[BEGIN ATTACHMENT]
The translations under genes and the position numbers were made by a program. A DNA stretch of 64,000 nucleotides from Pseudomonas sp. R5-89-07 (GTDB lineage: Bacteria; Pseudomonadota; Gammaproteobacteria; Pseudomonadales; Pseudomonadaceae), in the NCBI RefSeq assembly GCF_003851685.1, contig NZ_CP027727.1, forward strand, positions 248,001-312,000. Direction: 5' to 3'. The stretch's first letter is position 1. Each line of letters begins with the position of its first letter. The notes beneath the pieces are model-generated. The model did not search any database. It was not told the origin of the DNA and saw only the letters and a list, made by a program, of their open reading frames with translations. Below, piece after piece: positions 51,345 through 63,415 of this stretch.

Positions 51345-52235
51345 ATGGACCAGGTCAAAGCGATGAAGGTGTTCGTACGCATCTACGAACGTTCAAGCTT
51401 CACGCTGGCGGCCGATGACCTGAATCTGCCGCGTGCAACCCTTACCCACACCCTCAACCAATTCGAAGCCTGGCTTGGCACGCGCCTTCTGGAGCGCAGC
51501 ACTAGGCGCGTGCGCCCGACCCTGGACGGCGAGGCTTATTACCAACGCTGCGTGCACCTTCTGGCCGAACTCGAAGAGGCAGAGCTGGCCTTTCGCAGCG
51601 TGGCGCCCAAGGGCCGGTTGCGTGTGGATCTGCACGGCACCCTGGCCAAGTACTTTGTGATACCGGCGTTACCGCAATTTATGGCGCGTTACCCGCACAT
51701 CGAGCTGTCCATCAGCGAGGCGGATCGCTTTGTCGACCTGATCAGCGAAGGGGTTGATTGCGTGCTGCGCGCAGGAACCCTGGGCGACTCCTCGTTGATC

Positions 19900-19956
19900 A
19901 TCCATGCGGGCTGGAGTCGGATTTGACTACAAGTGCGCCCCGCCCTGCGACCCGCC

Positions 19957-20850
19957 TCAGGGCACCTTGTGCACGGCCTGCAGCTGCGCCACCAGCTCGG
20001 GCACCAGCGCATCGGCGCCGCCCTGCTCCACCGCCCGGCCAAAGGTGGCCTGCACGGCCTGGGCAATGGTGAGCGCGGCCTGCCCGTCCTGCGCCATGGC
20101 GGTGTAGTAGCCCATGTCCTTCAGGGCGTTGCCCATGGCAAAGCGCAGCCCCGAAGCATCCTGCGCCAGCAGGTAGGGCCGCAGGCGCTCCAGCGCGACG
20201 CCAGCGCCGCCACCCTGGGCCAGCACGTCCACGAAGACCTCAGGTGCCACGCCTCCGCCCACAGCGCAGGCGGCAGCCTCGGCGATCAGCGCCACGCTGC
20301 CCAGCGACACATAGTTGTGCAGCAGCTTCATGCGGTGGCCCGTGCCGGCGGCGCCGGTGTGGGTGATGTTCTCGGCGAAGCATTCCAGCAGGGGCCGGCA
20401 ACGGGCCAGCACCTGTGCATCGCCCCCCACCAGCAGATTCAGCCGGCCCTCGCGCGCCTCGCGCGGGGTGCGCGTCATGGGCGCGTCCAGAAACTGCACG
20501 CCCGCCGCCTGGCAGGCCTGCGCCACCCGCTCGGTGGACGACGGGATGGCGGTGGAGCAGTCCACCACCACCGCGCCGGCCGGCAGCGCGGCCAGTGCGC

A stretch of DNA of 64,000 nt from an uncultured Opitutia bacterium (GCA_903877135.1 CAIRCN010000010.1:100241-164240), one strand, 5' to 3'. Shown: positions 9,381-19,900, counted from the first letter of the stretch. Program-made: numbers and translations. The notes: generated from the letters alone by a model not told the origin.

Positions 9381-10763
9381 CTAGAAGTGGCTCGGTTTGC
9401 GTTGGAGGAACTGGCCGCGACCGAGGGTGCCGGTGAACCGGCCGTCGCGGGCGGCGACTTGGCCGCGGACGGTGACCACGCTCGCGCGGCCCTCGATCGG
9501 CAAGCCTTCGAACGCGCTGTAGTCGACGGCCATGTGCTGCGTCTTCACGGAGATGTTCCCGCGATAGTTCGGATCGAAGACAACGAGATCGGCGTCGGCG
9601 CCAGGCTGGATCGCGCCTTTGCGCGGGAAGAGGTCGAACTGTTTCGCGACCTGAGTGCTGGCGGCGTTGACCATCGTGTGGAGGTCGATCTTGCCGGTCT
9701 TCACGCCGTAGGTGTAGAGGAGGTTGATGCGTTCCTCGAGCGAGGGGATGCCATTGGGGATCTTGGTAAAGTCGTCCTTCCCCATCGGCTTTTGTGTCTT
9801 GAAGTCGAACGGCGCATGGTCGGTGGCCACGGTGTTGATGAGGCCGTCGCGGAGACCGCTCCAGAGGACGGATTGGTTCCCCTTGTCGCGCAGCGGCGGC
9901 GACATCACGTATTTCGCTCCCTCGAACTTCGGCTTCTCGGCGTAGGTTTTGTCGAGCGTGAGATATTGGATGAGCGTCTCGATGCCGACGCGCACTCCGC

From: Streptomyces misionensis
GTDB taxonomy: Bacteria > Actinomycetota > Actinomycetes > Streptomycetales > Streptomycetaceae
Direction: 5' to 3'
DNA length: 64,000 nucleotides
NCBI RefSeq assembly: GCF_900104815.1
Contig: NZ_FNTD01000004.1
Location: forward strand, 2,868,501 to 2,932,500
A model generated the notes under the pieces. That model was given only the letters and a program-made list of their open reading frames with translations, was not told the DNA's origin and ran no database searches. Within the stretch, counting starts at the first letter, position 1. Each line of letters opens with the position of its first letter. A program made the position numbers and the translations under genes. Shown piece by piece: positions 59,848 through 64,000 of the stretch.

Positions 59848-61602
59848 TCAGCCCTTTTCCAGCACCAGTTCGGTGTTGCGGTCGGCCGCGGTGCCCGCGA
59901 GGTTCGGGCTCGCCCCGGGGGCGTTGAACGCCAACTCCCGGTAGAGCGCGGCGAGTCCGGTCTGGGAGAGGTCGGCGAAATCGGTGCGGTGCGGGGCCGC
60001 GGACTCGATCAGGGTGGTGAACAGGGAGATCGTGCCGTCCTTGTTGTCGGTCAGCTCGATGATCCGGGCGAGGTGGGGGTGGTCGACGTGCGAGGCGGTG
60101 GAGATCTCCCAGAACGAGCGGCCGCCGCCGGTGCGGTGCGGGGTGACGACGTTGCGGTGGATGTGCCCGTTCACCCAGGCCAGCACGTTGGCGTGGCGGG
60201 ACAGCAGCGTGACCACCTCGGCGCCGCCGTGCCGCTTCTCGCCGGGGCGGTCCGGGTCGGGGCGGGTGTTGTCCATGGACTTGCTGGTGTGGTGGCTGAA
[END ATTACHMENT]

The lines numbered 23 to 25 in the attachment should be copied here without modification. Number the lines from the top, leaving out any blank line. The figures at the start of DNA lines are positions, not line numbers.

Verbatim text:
9501 CAAGCCTTCGAACGCGCTGTAGTCGACGGCCATGTGCTGCGTCTTCACGGAGATGTTCCCGCGATAGTTCGGATCGAAGACAACGAGATCGGCGTCGGCG
9601 CCAGGCTGGATCGCGCCTTTGCGCGGGAAGAGGTCGAACTGTTTCGCGACCTGAGTGCTGGCGGCGTTGACCATCGTGTGGAGGTCGATCTTGCCGGTCT
9701 TCACGCCGTAGGTGTAGAGGAGGTTGATGCGTTCCTCGAGCGAGGGGATGCCATTGGGGATCTTGGTAAAGTCGTCCTTCCCCATCGGCTTTTGTGTCTT